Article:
We spent a late February afternoon gathering Apricot branches that had just been pruned in the Saratoga Heritage Orchard. I wanted to bring an armful home and enjoy the delicate fragrance and beauty of the blossoms that last for more than a week. My friend Neal planned to bring his to a “social” he was organizing at the Saratoga Odd Fellows Hall.
Our timing was perfect on a clear warm day, when much of the orchard work was finished and all we had to do was choose from piles of cut branches brimming with buds and showing some flowers.
The mustard was bright and reminded us of younger days, romping through it and hiding where it grew really tall. The beautiful Saratoga hills and ancient oaks that dot the orchard were stately backdrops to the orchard rows.
Moving on to Novakovich Orchards, located practically next door on Fruitvale Avenue (so aptly named), we stopped in at the farm shop and chatted with George about the weather and prospects for the new apricot crop.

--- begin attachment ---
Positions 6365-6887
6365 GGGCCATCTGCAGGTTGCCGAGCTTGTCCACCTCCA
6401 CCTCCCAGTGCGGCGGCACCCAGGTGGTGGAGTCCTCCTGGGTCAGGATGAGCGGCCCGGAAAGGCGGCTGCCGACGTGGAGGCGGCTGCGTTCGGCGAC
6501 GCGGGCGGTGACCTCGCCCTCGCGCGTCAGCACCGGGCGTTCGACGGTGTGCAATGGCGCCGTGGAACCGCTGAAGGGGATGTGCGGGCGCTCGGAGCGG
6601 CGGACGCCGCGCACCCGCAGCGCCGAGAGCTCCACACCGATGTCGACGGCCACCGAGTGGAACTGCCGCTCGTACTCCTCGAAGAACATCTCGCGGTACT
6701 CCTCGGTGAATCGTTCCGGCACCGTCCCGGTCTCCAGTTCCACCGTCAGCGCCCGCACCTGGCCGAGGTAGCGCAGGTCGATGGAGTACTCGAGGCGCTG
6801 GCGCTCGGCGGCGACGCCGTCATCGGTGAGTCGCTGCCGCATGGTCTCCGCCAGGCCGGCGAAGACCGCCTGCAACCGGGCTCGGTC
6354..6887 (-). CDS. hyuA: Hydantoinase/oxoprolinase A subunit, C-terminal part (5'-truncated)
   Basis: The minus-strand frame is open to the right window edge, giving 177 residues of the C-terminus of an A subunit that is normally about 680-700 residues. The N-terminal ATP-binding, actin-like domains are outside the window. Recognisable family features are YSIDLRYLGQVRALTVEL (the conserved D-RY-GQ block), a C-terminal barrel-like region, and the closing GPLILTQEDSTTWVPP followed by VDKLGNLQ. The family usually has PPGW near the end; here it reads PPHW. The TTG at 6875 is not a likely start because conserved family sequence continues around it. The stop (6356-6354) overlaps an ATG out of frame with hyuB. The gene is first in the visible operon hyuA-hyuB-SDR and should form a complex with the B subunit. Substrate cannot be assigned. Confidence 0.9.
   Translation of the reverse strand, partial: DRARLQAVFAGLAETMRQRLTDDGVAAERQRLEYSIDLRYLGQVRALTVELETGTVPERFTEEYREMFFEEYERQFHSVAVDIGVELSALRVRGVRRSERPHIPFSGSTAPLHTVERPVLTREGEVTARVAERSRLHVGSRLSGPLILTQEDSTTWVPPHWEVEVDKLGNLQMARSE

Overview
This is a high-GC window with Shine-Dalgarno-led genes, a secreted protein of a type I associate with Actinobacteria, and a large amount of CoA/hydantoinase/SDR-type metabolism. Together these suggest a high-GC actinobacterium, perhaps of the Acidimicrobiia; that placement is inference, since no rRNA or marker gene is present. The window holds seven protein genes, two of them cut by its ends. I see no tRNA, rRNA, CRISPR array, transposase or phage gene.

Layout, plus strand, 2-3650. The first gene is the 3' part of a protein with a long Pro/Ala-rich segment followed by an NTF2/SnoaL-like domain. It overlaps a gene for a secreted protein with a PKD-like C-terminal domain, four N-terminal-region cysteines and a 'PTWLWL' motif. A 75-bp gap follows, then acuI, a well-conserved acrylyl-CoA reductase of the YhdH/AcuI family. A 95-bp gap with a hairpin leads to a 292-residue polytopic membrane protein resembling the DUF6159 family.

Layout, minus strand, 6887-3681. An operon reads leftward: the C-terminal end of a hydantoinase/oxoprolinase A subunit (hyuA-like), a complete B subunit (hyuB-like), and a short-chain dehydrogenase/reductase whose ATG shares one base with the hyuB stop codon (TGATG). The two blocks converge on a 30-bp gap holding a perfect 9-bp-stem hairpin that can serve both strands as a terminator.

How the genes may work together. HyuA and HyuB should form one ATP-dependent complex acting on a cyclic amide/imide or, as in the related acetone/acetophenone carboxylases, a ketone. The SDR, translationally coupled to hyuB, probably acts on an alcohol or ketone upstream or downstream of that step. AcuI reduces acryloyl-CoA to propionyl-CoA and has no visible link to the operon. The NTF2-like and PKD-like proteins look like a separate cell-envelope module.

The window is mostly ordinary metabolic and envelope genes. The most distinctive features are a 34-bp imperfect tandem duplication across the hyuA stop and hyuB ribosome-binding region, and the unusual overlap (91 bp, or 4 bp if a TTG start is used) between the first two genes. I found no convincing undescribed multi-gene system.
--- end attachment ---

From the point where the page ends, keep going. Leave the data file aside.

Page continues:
Fortunately, this El Nino year has not only brought enough rain to date but also the requisite 80 days of temperatures below 45 degrees that Apricots need during the dormant winter phase.
I purchased 5 lbs of dried apricots for the photo shoot in Seattle the following weekend and three boxes of Chocolate Dipped Apricots to take to family and friends,and then we headed into the orchard for a walk before the sun dropped too low. The trees at the Novakovich’s property were in fuller bloom than the Heritage Orchard and the contrast between the gnarled limbs of the mature trees and the delicate apricot blossoms was striking.
I can’t believe we didn’t break into a box of chocolate apricots! But we enjoyed a happy afternoon appreciating the arrival of Spring in the last orchards in Saratoga.